Are employees putting your data at risk?

Yes, yes they are

With what seemed like continual breach headlines shaking the confidences of nearly every business across every industry in 2014, it is all the more important to button up security practices in the New Year. Now the question becomes: where does one begin when cleaning house?

Survey findings from Ipswitch say start with your employees. In a survey of more than 200 IT professionals and practitioners, Are Employees Putting Your Company’s Data at Risk?, findings show that employees are circumventing IT staff by sending confidential and highly sensitive company files via means that are insecure, lack auditability, and run the risk of exposing an organization’s sensitive data:

  • 84% of employees are using personal emails to send sensitive files
  • More than 50% of respondents expose company files or data by uploading to a cloud-based service such as Dropbox or YouSendIt
  • More than 30% of employees have lost a USB drive containing confidential information

Hackers are constantly on the lookout for ways to steal sensitive data, and some practices by employees are actually making these hackers jobs easier! A vast majority (84%) of the respondents send classified or confidential information as email attachments; and nearly half of them use their personal email to send company documents and data.

Additionally, file transfer sites and cloud services are also making it easier for employees to sidestep IT restrictions and potentially expose sensitive information. More than 50% of respondents expose company files or data by uploading to a cloud-based service such as Dropbox or YouSendIt. There is a lack of visibility and control associated with these methods when files are being transferred, putting them outside any reasonable IT comfort zone and putting organizations at tremendous risk.

Furthermore, when business users aren’t turning to personal email accounts or free file-sharing services to send information, they’re often using USB thumb drives, smartphones or other external devices. These methods are simple, cheap and convenient – but also extremely risky.

For example, in July 2012, a USB drive with data on 14,000 patients and about 200 staff was stolen from the home of an employee of Oregon Health & Science University (OHSU) during a home invasion. This is just one example of the dangers of allowing data to be stored and moved using USB drives versus a secure transfer method. More than 30% of employees in the survey admitted to having lost an external device containing sensitive business or personal information. The survey also revealed that when respondents lost external devices with sensitive business information, 49% did not report it to the IT department. That means companies are often unaware of these disasters until it’s too late for anything except damage control.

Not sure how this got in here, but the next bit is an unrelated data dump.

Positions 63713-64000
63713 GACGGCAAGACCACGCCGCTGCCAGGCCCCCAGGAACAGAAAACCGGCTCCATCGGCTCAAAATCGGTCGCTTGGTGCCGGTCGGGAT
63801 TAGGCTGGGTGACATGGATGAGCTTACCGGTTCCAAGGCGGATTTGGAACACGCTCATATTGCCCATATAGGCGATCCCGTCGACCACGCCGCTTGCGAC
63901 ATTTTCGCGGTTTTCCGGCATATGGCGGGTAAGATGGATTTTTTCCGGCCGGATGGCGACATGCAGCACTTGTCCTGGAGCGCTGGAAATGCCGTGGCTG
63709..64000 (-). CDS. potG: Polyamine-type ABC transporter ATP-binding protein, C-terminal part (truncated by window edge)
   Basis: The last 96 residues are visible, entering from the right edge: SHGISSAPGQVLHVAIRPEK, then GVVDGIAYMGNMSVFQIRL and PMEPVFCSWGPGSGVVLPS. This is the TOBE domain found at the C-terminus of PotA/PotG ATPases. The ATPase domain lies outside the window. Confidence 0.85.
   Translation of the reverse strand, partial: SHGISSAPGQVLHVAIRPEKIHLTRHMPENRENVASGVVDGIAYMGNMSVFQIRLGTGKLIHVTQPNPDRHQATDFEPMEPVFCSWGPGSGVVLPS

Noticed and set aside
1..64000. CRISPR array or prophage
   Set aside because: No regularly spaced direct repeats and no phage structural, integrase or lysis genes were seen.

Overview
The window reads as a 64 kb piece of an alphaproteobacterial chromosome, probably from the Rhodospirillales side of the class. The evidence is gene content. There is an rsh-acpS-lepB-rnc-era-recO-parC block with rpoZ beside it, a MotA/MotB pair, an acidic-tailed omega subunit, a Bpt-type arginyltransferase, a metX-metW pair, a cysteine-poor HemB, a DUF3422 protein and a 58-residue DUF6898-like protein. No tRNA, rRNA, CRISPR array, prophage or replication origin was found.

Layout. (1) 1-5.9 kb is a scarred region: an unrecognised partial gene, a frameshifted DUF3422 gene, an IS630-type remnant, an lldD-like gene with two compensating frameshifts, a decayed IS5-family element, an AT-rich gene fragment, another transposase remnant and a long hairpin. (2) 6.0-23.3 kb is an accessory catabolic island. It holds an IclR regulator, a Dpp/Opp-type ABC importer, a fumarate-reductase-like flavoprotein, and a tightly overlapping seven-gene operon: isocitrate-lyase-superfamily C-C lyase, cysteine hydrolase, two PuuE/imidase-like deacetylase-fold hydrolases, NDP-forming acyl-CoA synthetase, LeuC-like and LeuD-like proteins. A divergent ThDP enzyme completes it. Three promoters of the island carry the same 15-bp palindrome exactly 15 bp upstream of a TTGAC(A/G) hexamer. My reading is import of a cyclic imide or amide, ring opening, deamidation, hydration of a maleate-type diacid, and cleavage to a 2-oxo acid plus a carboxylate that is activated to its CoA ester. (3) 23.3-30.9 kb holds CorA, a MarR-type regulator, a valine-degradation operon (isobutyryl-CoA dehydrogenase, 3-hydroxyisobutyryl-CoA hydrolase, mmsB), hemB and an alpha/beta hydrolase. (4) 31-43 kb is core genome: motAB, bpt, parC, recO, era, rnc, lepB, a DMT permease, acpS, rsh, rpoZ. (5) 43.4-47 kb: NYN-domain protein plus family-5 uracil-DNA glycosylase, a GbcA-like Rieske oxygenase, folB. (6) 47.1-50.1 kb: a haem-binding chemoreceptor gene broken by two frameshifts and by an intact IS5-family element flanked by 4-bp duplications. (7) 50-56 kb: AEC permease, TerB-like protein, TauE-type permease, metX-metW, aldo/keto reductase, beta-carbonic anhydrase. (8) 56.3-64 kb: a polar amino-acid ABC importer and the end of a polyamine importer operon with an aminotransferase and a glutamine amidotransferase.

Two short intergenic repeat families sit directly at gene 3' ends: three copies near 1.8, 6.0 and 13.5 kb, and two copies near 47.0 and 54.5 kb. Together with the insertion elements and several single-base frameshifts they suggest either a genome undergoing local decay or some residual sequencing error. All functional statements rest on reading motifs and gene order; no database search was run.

These data findings serve as an important reminder that when company systems hinder employee productivity, it’s both a security risk and bad for business. Employees are sending a clear message: if IT doesn’t provide the tools they need to send large and confidential attachments – or if the processes and technologies are too difficult to use – users will take matters into their own hands. In many cases, a managed file transfer solution can be found that offers simple person-to-person file transfer technologies that allow business users to send files of any size simply and securely to anyone at any time in a well-governed way. As employees continue to circumvent IT and use their own tools to send and share files in the workplace, IT must deliver end-user simplicity that meets the governance and control required by the organization.

  • Paul Castiglione is a technical marketer and product evangelist at Ipswitch